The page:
The Three Ironclad Rules Of Similes And Metaphors

If you searched “why do writers use similes” and looked at, say, this Quora page, you’d receive the assumption that authors employ metaphor because it’s nice to have. Anyone can say, “It’s fun to be able to compare things with a simile!” But that doesn’t answer the question. Why say something is like another thing, or something is an abstract concept of some sort, when you can just describe what the thing is?

No, seriously, why not? Maybe we should limit ourselves on the whole abstract comparison thing.


There are reasons to use metaphors, and places not to. Let’s establish how writers should use similes, then, from there, elaborate on why they do so to begin with. I may get somewhat passionate here, because I’ve learned all these through writing badly-written stories for many years. Here are three absolute, applies-to-everything rules about Similes and Metaphors (henceforth called S&M, because it’s technically torture if done badly)…

Speaking of tortured metaphors…
  1. Needs to narrow down description, not open it up
    S&M can create wonderfully witty turns of phrase, tickling us like a feather duster attached to a vibrator. That’s not why they exist. Form follows function, fool! Why would you go off in some weird platonic world to describe the important, real, “working” parts in your story? Only to help the real world make more sense, of course! If you want beauty without purpose, go look up one of those Game of Thrones theme covers done with wine glasses or something. The stranger your real world is, the more essential S&M become. Let’s take a hypothetical science fiction example. Your Bioluminescent AcerBulb is more complex for words, technically, but if you can sum it up by saying it “is a lamp that grows from a tree,” fine. Good. We get it. But if you say, “Bioluminescent AcerBulb “is a booklover’s delight, more beautiful than when HicksMark5 discovered how to air-condition the woods,” … even if it adds a lot of fun information, it tells us nothing about what a Bioluminescent AcerBulb is.
  2. Needs to be from within the POV of the narrator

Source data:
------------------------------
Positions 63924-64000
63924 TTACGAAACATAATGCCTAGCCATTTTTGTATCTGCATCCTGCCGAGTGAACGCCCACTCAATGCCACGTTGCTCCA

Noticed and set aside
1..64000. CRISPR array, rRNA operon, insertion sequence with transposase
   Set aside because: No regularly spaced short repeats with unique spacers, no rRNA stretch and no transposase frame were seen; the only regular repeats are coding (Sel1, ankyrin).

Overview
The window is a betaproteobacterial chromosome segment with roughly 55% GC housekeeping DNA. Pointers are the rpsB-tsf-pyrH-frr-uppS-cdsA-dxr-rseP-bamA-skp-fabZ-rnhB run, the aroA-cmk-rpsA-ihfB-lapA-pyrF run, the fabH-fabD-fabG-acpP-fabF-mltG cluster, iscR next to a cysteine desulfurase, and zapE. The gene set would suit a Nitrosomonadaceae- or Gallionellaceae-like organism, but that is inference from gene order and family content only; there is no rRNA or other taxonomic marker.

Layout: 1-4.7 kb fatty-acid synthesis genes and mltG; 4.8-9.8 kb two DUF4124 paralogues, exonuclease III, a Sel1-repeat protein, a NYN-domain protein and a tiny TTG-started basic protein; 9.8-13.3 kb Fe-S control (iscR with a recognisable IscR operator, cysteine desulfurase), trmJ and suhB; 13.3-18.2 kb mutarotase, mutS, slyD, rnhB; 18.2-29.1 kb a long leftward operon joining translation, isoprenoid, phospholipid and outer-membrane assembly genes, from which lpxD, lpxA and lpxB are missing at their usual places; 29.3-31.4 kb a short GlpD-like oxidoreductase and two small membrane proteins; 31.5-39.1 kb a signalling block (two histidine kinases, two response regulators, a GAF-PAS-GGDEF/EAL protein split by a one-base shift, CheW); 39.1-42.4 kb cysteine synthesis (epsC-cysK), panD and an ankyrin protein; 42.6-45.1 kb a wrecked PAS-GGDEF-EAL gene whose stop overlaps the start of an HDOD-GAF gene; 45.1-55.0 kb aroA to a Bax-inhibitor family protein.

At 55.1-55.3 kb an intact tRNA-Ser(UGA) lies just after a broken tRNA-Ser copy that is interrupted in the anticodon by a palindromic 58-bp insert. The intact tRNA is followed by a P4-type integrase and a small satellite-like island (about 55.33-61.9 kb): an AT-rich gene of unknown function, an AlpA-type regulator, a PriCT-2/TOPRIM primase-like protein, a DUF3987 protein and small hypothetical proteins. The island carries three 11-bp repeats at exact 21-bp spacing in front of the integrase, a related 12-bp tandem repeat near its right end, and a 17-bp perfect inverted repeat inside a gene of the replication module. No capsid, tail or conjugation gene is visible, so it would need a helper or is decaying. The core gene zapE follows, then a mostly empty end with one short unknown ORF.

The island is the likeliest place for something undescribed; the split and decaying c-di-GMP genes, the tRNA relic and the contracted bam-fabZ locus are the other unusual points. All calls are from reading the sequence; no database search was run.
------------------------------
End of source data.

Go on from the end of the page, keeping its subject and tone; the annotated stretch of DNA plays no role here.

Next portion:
So if Bioluminescent AcerBulb (the more I say it, the less stupid it sounds) is a metaphorical lamp, then who’s comparing it to a lamp? Is it your protagonist? That only works if your protagonist knows what lamps are. If you put your own voice in, to explain your world, then you break any illusion you were hoping to create. Third-person narrators have an easier time working with this rule. Regardless, I encourage you to set up a firm POV, and draw all your comparisons from that in that alone. If all else fails for you sci-fi writers, just add, “it looked like a lamp, like the one she read about in an Earth history book.”

    I could’ve been describing something like THIS, of course. Man cannot live on metaphor alone… he needs some solid food first
  3. Must be used when all other literal descriptions have been exhausted
    This is technically a subset of Rule 1, but I bring it up so other writers don’t fall in the same traps I made. You can use hundreds of great metaphors to describe a failing marriage, but they will all mean nothing if we don’t know what the marriage looks like in the first place. At worst, your S&M will dance around whatever point you’re trying to make. Us English Majors encounter beautiful writing, and then we try to ape it without getting down the basics of communication first.
    Writers use similes and metaphors to describe the intangible, incorporeal, and ultimately indescribable. And if you need metaphor to describe a fucking pencil sharpener, then maybe do some extra Googling before your next story.

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